They break out into bickering that’s not even interrupted by the waiter bringing by a check. Aziraphale even pays and signs it without pausing. It’s kind of impressive—and endearing how they care enough about each other to argue over something so dumb while not even making any cheap attacks on each other’s persons—but Warlock is getting lost.
“Um,” he says. When Crowley and Aziraphale keep talking, he raises his voice. “Um.”
“Oh! Terribly sorry, we’ve just been ignoring you, how rude,” Aziraphale says with a pointed glance in Crowley’s direction. There’s a thump that might be Aziraphale kicking him in the shin under the table, though it doesn’t seem to have any sort of effect. “How have you been, my dear?”
“Fine,” says Warlock, shrugging. “Same old, same old.”
“Really?” Crowley’s eyebrows raise. “That doesn’t seem right. Aren’t you supposed to be coming to all sorts of realizations at this age? Going through all sorts of moods?”
“Well, uh. There is one thing.”
Aziraphale and Crowley are silent, watching him with silent anticipation. Warlock swallows. He’s never worked up the nerve to say it out loud before, has barely been able to say nonbinary online without panicking even not in relation to his personal gender, but—
“I’m not a boy or a girl,” he says, and it feels like a release. “I’m like an earthworm,” he adds with a sheepish smile.
“Oh, I told you that was a good decision,” Aziraphale tells Crowley with a brilliant smile.
Crowley takes a long, pointed sip of… Warlock doesn’t know what’s in that cup or being sucked through that comically oversized bendy straw, actually. “Never said it wasn’t, angel. You were the one all concerned about how the world would treat poor old Warlock if they came to any sort of realizations.” He pauses. “Oh, are you going by another name now?”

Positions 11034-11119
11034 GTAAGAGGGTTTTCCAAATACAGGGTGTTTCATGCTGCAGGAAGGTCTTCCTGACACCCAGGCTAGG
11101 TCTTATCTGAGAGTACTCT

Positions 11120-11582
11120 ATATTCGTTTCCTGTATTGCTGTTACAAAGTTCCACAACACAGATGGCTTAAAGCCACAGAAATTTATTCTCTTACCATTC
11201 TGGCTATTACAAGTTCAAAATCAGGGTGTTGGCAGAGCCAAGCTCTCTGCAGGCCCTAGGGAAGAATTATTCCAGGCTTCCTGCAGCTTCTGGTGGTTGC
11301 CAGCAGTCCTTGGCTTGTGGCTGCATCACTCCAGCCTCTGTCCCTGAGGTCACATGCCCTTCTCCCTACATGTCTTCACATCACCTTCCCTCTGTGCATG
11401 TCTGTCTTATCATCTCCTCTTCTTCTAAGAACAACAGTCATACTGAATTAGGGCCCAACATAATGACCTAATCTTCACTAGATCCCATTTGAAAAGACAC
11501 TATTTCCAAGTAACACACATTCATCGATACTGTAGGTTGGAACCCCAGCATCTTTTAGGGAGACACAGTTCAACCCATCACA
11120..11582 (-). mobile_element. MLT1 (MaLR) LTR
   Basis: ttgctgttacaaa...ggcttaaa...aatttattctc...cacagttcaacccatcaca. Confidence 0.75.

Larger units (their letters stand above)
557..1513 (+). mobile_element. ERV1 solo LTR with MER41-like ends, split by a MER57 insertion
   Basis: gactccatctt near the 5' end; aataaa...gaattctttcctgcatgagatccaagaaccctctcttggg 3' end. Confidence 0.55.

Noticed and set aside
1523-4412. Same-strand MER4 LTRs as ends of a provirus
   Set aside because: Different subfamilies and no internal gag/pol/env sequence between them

“No, Warlock is fine. And so’s using he/him still.”
“Well, if you change your mind, just let us know,” says Aziraphale. “We’re here for you.”
If Warlock’s eyes water, it’s only because Aziraphale’s smile is as bright and dazzling (and painful) as the sun. “Thank you.”
Warlock Dowling never changes his name.
He likes his name, after all, and the biggest power move he can think of is to exist as he is and still use the name his parents gave him (with the help of a couple of Satanic nuns of the Chattering Order of Saint Beryl, as he later learns from the convoluted story of his birth). It’s already neutral, and more importantly, weird. Warlock wouldn’t want to fit in for an instant.
He also doesn’t care much about pronouns, though he opts for he/him most of the time. He messes around a lot with his presentation in his teens and twenties, not least because Crowley and Aziraphale have a seemingly endless supply of cash (including American dollars, for some reason) and have taken it upon themselves to keep acting as his so-called godparents. He’s not sure they ever fit that role in the first place, but he’s happy to be doted on.
He becomes a biologist with a focus in annelids. He gets a Ph.D. in part because it means people will have to call him “Dr.” instead of struggling between “miss” and “mister” (as fun as that is to witness) and he can shut up people who try to tell him his existence goes against science. He also gets it because, as it turns out, he likes learning and putting in hard work when it’s something he’s interested in.
All those worm facts paid off after all.
And someday, Dr. Warlock Dowling will stand ankles-deep in the soil before a class of children on a field trip. And he’ll find an earthworm. And he’ll think of a nice day in the garden of his old house that wasn’t really a home except in those moments, and he’ll smile, and he’ll hope the world has changed enough for these kids to be excited rather than disgusted.
And he’ll say, “Look, it’s Sibling Earthworm.”